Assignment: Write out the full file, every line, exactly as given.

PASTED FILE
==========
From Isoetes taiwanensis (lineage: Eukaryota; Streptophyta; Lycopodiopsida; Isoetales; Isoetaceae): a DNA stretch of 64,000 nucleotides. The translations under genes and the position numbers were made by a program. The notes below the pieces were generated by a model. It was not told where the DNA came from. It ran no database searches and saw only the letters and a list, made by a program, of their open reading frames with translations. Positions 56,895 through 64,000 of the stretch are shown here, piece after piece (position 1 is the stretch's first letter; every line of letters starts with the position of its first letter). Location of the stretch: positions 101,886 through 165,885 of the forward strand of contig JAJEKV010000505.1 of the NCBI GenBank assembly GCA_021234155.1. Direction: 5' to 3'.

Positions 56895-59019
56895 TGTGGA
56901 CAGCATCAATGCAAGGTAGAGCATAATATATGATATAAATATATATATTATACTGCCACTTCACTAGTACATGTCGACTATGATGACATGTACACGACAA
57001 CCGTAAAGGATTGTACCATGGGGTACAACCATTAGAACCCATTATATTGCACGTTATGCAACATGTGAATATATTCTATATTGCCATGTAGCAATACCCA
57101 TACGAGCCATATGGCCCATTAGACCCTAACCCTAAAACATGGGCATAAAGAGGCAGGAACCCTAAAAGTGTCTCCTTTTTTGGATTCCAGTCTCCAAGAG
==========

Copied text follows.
From Isoetes taiwanensis (lineage: Eukaryota; Streptophyta; Lycopodiopsida; Isoetales; Isoetaceae): a DNA stretch of 64,000 nucleotides. The translations under genes and the position numbers were made by a program. The notes below the pieces were generated by a model. It was not told where the DNA came from. It ran no database searches and saw only the letters and a list, made by a program, of their open reading frames with translations. Positions 56,895 through 64,000 of the stretch are shown here, piece after piece (position 1 is the stretch's first letter; every line of letters starts with the position of its first letter). Location of the stretch: positions 101,886 through 165,885 of the forward strand of contig JAJEKV010000505.1 of the NCBI GenBank assembly GCA_021234155.1. Direction: 5' to 3'.

Positions 56895-59019
56895 TGTGGA
56901 CAGCATCAATGCAAGGTAGAGCATAATATATGATATAAATATATATATTATACTGCCACTTCACTAGTACATGTCGACTATGATGACATGTACACGACAA
57001 CCGTAAAGGATTGTACCATGGGGTACAACCATTAGAACCCATTATATTGCACGTTATGCAACATGTGAATATATTCTATATTGCCATGTAGCAATACCCA
57101 TACGAGCCATATGGCCCATTAGACCCTAACCCTAAAACATGGGCATAAAGAGGCAGGAACCCTAAAAGTGTCTCCTTTTTTGGATTCCAGTCTCCAAGAG